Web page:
The Cincinnati Enquirer | 23 July 2009

Time for first of two gutter cleanings

BLUE ASH – Cliff Wicks leaves gutter cleaning to the professionals now.

The Blue Ash resident used to clean his own gutters, until ahout five years ago when a ladder accident during a cleaning left Wicks with a broken nose, bumps and bruises.

“I gave the ladder away and decided I would outsource it,” Wicks said with a laugh. “They know what they’re doing.”

Hiring a professional is sage advice, says Dave Molloy, owner of Cincinnati-based Molloy Roofing Company. According to a 2007 study by the Center for Injury Research and Policy, an average of 136,000 Americans end up in the emergency room each year due to ladder-related injuries.

Not only is hiring a professional safer, that person has the equipment to do the job right and the training to spot problems with roofs and gutters.

“If there’s a problem developing, it could be caught perhaps before a roof leak develops and turns into interior damage,” Molloy said.

Common problems are damage to the fascia, a leaky roof or basement, water damage to the interior and landscaping erosion.

According to a poll of Angie’s List members, 60 percent said they clean their gutters at least once a year, but 20 percent said they never have their gutters cleaned. Nearly 20 percent of those responding to the poll have had damage to their home as a result of ignoring gutters.

A gutter cleaning should include the removal of all debris from the roof, gutters and downspouts, checking for loose gutters and repairing any loose gutter spikes.

“Twice a year is kind of typical – after the seeds fall in the spring and after the leaves fall in the autumn,” Molloy said.

Protective barriers for gutters are becoming increasingly popular, but are not a replacement for regular cleanings.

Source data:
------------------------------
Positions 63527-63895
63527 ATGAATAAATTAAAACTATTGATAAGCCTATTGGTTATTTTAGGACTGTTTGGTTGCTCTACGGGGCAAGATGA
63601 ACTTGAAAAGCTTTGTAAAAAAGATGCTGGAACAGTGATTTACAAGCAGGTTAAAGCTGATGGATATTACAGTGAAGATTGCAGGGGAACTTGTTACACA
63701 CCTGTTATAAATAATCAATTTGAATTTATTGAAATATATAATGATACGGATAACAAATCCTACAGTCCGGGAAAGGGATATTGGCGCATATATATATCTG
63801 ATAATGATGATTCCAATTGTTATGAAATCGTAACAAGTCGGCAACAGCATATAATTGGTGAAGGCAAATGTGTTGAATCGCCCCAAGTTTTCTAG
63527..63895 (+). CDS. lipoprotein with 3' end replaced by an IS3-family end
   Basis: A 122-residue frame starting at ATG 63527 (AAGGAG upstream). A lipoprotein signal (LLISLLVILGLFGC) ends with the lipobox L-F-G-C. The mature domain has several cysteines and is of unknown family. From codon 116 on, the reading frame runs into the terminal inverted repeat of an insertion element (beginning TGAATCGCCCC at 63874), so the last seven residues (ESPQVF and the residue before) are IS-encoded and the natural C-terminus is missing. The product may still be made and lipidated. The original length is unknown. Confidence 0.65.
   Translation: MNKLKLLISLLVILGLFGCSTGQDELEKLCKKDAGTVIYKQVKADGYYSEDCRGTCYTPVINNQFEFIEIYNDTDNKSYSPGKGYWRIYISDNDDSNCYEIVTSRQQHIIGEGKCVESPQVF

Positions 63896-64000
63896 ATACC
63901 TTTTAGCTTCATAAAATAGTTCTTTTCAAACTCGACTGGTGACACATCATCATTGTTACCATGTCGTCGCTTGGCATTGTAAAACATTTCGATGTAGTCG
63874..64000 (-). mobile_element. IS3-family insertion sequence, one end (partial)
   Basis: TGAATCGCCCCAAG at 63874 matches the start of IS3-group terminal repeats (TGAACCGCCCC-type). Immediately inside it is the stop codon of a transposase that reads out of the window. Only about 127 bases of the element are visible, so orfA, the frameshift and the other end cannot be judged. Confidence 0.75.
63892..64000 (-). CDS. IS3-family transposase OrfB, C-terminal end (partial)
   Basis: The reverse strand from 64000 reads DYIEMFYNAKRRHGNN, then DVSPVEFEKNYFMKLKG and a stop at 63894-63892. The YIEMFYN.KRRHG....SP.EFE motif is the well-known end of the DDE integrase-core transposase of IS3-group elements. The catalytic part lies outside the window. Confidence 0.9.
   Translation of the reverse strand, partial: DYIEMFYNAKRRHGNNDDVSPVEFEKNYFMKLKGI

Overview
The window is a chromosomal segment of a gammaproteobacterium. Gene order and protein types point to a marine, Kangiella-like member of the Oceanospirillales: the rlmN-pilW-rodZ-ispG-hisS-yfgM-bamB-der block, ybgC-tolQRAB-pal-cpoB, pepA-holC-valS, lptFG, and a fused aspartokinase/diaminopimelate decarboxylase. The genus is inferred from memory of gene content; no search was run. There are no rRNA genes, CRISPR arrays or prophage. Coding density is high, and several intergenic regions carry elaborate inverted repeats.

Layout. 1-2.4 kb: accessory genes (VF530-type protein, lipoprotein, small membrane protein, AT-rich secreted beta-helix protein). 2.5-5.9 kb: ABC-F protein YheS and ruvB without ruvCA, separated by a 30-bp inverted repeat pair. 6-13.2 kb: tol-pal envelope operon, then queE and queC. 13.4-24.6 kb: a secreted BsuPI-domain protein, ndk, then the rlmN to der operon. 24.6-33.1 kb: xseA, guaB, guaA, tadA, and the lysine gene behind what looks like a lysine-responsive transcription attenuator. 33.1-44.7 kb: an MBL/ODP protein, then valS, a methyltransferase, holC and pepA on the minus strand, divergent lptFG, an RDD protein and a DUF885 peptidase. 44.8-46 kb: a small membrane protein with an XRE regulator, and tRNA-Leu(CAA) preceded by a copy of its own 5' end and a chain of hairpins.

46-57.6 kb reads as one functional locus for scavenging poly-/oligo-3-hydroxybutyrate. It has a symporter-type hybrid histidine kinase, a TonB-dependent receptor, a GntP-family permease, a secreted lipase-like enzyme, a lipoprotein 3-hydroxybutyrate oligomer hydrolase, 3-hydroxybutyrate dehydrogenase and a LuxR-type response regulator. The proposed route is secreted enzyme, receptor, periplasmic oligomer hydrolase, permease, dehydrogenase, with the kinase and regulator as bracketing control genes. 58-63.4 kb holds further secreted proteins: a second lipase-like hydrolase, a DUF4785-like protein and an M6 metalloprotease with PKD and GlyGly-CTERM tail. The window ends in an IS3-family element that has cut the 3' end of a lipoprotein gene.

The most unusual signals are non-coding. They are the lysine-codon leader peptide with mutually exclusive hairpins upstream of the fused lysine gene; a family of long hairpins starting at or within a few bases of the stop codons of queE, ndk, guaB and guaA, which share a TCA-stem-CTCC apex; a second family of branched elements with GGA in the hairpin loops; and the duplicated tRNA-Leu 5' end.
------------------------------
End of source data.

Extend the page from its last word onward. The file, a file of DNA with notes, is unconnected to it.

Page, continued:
“There must be 50 of them, and each one has its merits (but) it’s been our experience that there’s no such thing as one that requires zero maintenance,” Molloy said.

Angie Hicks is the founder of Angie’s List, a national provider of ratings in more than 425 categories of service.

Angie’s Advice

  • Have a helper: If you’re going to tackle the job yourself, get someone to stabilize the ladder and be on hand to help.
  • Ladder safety: Always use a ladder that is long enough for the task and wear shoes that have good traction. Avoid leaning your ladder on the gutters, as this can damage them.
  • Scoop it up: Put on some heavy-duty gloves or use a small gardening shovel to scoop out debris.
  • Get out the hose: After the debris is removed, use the hose to check that water is moving through your downspouts.
  • Clear obstructions: If the water fails to drain, use a plumbing snake or wet/dry vac to clear the clog from the bottom.
  • A final check: Once your gutters are clean, check to see that they are firmly attached to your home, and repair any loose spots you find.